The places you’ve worked sound awesome. I hope they become the new norm as I’m still pretty fresh in the field. I tend to shy away from jobs that have that ‘do what we need and only that’ attitude. It’s usually a question I ask back at every interview. Our field is built on lifetime learning and changes at a speed that even we struggle to keep up with sometimes. I think as developers/coders/engineers/programmers we need to set the norm as such. If a job doesn’t support that then I don’t feel they have my best interests in mind as an employee and it will be harder to reciprocate for the company in the long run.

  4. No company I have worked at has provided time for learning. One company provided external training, but that was because they were trying to get a federal credit.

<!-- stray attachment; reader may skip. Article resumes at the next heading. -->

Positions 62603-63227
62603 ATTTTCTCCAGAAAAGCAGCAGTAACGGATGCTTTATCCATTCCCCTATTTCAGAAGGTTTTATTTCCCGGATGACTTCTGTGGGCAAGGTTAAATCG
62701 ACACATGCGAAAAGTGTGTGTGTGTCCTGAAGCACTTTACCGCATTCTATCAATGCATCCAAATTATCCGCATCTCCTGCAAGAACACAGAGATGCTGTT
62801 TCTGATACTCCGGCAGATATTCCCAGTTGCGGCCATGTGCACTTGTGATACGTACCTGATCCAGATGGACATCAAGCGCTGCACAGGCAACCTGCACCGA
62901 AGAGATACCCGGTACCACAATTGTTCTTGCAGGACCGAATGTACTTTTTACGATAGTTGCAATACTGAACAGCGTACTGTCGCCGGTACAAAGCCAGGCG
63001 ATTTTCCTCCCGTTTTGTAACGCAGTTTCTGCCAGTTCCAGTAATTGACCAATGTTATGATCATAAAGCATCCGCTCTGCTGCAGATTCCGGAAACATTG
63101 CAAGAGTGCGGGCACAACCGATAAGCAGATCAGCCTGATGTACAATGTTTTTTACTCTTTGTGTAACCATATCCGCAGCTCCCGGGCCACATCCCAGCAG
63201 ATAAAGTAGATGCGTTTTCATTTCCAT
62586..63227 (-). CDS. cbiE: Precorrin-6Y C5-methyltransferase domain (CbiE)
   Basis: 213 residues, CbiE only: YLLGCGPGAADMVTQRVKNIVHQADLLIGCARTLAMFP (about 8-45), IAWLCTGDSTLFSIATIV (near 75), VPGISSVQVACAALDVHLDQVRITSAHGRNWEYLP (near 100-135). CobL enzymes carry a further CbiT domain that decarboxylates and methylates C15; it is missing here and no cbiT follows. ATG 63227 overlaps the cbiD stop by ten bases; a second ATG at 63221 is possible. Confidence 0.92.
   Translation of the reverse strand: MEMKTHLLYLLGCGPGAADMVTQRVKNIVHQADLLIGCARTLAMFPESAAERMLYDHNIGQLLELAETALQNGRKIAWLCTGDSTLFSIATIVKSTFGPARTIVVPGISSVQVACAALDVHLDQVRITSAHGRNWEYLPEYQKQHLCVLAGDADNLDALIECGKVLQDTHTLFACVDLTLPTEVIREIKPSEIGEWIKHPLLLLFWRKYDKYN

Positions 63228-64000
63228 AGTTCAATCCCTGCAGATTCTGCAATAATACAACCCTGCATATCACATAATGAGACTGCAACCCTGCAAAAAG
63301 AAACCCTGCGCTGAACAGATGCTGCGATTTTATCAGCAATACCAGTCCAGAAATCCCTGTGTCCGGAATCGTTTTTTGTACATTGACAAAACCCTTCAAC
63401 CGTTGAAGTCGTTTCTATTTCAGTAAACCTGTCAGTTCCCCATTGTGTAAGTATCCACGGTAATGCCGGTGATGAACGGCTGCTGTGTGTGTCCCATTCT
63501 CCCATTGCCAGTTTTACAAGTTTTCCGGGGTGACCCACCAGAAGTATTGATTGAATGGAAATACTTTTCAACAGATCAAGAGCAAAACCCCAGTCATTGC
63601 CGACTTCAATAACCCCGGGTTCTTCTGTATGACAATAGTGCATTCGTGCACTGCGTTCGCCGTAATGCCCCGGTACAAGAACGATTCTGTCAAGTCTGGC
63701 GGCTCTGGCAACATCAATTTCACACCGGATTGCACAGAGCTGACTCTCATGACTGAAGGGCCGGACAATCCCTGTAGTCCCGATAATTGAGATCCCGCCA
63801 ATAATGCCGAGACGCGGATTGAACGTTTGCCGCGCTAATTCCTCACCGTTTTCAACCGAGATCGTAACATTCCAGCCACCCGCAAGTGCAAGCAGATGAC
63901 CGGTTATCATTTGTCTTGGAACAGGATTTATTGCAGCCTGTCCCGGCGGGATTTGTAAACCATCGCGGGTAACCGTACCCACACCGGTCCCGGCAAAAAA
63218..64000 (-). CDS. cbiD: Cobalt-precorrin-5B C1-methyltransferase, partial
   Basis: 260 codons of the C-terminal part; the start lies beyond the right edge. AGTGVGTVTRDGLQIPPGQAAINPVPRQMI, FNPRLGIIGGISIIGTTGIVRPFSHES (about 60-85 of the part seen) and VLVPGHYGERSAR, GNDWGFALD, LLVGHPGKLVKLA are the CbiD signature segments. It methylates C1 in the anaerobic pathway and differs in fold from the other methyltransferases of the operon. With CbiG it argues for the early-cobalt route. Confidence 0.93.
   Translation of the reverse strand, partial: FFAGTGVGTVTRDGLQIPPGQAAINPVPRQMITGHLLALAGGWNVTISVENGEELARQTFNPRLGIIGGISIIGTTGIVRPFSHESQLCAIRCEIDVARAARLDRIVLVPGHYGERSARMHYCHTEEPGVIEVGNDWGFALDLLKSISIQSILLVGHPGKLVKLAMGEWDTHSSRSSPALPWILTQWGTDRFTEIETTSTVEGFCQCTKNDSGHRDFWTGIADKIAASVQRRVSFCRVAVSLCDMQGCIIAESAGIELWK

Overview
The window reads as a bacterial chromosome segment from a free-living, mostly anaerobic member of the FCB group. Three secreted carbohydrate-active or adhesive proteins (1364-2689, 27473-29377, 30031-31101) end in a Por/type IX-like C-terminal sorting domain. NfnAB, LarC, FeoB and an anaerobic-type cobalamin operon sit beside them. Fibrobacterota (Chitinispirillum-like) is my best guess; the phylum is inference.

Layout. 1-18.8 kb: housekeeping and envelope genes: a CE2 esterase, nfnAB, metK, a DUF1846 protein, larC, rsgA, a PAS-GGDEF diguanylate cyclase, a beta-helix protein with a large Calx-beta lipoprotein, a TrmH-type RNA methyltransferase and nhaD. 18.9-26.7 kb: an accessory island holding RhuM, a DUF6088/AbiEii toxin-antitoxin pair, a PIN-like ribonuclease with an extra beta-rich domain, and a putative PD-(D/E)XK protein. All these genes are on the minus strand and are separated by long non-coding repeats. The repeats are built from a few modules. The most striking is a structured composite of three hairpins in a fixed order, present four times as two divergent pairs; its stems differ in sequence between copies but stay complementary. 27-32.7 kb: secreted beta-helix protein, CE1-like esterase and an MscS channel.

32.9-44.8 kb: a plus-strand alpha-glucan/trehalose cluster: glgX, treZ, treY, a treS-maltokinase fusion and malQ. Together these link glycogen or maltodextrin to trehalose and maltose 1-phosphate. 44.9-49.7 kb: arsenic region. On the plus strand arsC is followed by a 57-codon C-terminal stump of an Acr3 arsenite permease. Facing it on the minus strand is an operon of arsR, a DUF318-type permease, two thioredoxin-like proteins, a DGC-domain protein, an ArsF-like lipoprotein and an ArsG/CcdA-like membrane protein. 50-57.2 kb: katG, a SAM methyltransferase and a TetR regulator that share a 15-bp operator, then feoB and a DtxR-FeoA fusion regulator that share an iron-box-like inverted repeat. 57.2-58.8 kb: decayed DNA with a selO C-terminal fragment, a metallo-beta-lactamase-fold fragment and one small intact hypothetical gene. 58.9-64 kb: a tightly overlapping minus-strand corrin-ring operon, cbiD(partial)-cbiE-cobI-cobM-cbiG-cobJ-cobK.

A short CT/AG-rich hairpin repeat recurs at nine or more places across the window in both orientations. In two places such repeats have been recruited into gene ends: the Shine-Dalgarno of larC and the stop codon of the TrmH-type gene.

I will say, my first company may not have provided specific time, but they did allow for us to try different things in the development of the product. However, that was 15 years ago and the software industry was much different (slower on project work).

    Every certification or new skill I have has been because I have taken my personal time and money to learn the tech. Sometimes this is better as then I do not owe the company anything and can leave if needed.

    I think some (most?) American tech companies may be hesitant / unwilling to invest in their employees as they are concerned the developer will find another job once they have the new skills. Thus the company will lose the person / skill and the monetary / time investment. Comapanies in Europe may have a different point of view.